Full stream ahead: Brits spend a third of 2020 watching TV and video

05 August 2021

Adults in the UK sought solace in screens and streaming in 2020, spending a third of their time watching TV and online video, according to Ofcom’s annual study of the nation’s media habits.

With people across the UK under some form of lockdown restrictions for most of last year, more than 2,000 hours of it were spent watching TV and online video. That’s a daily average of five hours and 40 minutes 47 minutes more than in 2019.

The change was mainly driven by people spending almost twice as much time watching subscription streaming services (one hour and five minutes per day) such as Netflix, Amazon Prime Video and Disney+.

All UK adults

Image shows a doughnut chart showing the average minutes of viewing spent  per person per day across different platforms in 2020. The total viewing per person per day across 2020 was 5 hours and 40 minutes of which the majority (162 minutes) was spent watching live TV.

16-34s

Image shows a doughnut chart showing the average minutes of viewing spent  per person per day for those aged 16-34, across different platforms in 2020. The total viewing per person per day across 2020 was 5 hours and 16 minutes.

Stream supreme

UK subscriptions to streaming services climbed to 31 million last year, up from 20 million in 2019. This meant that, by September 2020, three in every five UK homes were signed up, compared to half of homes a year earlier.

By April 2021, streaming service providers were offering UK viewers a combined total of over 115,000 hours of content. Amazon Prime video’s catalogue was the largest at over 41,000 hours, followed by Netflix at around 38,000. The combined content catalogues of All 4, BBC iPlayer, ITV Hub and My5 were narrowly short of this, at 37,000 hours.

Hours of UK produced TV content available on demand in April 2020. 26,322 on bbc iplayer, itv hub, channel 4 and my five. Followed by 15318 on Netflix, prime video, Disney plus, now, apple tv plus and Discovery plus.

Twenty-nine of the 30 most-watched titles on subscription services in the first quarter of 2021 were on Netflix. Four of these were UK-produced – Bridgerton, The Dig, Behind her Eyes and Fate: The Wynx Saga. This shows that home-grown, original programmes continue to be a significant draw for British audiences.

Bridgerton was a particular success, with 8.2 million homes watching it by the end of March 2021, making it Netflix’s biggest title that quarter. Netflix subscribers also sought escapism during the winter lockdown by spending almost an hour per day watching comedy programmes – nearly twice as much as a year earlier.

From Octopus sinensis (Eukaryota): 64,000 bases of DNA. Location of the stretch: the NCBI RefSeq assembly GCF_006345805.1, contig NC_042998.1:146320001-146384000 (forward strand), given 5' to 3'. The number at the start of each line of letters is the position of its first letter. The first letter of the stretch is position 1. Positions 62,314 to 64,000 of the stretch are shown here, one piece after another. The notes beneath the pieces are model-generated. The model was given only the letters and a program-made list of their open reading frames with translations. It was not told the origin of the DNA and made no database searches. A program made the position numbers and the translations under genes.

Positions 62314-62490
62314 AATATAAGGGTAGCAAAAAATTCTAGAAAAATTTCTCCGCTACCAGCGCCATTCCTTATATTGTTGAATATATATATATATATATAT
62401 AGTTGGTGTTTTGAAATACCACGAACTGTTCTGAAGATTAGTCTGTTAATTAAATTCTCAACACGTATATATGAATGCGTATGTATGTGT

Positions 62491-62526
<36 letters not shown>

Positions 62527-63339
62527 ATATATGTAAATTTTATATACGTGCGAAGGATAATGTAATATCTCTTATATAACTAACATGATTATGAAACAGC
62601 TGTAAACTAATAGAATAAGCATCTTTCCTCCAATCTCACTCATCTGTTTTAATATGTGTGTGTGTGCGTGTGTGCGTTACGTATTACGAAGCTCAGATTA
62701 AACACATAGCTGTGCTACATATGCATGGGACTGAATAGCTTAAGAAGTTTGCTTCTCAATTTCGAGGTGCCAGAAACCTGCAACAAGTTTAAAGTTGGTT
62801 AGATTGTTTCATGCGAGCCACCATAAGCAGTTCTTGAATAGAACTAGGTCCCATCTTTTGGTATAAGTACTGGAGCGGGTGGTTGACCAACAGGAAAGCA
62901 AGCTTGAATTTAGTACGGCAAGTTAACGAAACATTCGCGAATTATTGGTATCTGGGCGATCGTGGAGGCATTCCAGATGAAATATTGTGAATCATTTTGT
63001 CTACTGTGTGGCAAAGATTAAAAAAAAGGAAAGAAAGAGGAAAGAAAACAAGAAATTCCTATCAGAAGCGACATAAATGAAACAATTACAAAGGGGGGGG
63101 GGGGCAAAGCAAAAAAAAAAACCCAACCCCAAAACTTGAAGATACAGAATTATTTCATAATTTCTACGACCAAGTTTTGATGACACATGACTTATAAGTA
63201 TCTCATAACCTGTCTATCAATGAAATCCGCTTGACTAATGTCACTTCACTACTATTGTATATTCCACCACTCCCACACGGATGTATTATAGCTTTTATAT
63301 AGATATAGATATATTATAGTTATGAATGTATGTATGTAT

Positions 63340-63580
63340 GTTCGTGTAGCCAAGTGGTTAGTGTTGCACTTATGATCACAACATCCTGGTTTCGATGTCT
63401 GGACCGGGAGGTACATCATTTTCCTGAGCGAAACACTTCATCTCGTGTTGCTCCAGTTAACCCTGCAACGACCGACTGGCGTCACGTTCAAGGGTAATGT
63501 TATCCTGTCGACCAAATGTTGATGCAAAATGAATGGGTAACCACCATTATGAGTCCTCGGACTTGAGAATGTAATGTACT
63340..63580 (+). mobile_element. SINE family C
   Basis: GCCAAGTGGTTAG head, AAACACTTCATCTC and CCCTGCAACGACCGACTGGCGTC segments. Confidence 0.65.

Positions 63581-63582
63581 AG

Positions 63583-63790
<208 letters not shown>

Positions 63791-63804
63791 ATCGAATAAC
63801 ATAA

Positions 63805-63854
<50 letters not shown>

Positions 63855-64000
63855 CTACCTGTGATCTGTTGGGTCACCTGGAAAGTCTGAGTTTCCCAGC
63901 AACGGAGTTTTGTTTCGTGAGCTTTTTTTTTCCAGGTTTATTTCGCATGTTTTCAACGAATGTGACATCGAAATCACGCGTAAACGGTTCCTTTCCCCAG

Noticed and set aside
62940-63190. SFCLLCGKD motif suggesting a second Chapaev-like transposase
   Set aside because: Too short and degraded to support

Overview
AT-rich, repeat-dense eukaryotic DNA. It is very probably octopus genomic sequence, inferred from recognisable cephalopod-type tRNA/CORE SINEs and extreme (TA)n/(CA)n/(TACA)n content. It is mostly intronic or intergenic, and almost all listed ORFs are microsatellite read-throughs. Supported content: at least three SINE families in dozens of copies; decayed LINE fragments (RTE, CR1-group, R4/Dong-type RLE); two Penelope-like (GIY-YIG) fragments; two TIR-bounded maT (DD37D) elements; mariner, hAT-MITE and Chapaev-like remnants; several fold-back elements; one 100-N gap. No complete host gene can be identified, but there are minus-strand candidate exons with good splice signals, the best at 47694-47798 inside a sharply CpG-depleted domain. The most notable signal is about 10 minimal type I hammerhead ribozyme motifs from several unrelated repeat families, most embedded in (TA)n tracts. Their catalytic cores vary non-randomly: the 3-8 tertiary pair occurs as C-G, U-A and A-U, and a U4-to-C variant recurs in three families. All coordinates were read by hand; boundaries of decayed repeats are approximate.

In Q1 2021, an average uk netflix household spend almost an hour a day watching comedy content. That's 78% higher than the 32 minutes per day in Q1 2020.

Broadcast TV loses further viewing share

The average time spent watching traditional broadcast TV each day in 2020 was 3 hours 12 minutes – nine minutes higher than in 2019. But this increase was entirely driven by people aged 45 and over.

Younger age groups continued to watch less broadcast TV in 2020. People aged 16 to 24, for example, only spent an hour and 17 minutes watching broadcast content – down four minutes from 2019.

Live sport, drama and news continued to pull in viewers to broadcast TV in early 2021. The most-watched programme so far this year is the Euro 2020 final between England and Italy, which achieved a combined audience of over 22 million UK viewers on BBC One and ITV. The Euro 2020 semi-final between England and Denmark had the highest audience on a single channel, with 18.3 million UK viewers on ITV. BBC One’s Line of Duty series finale (16.4 million UK viewers) and ITV’s Oprah Winfrey interview with the Duke and Duchess of Sussex (14.9 million UK viewers) came in third and fourth.

TV and online video have proved an important antidote to lockdown life, with people spending a third of their waking hours last year glued to screens for news and entertainment.

The pandemic undoubtedly turbo-charged viewing to streaming services, with three in five UK homes now signed up. But with subscriber growth slowing into 2021 and lockdown restrictions easing, the challenge for the likes of Netflix, Amazon and Disney will be to ensure a healthy pipeline of content and keep customers signed up.

Yih-Choung Teh, Ofcom’s Group Director, Strategy and Research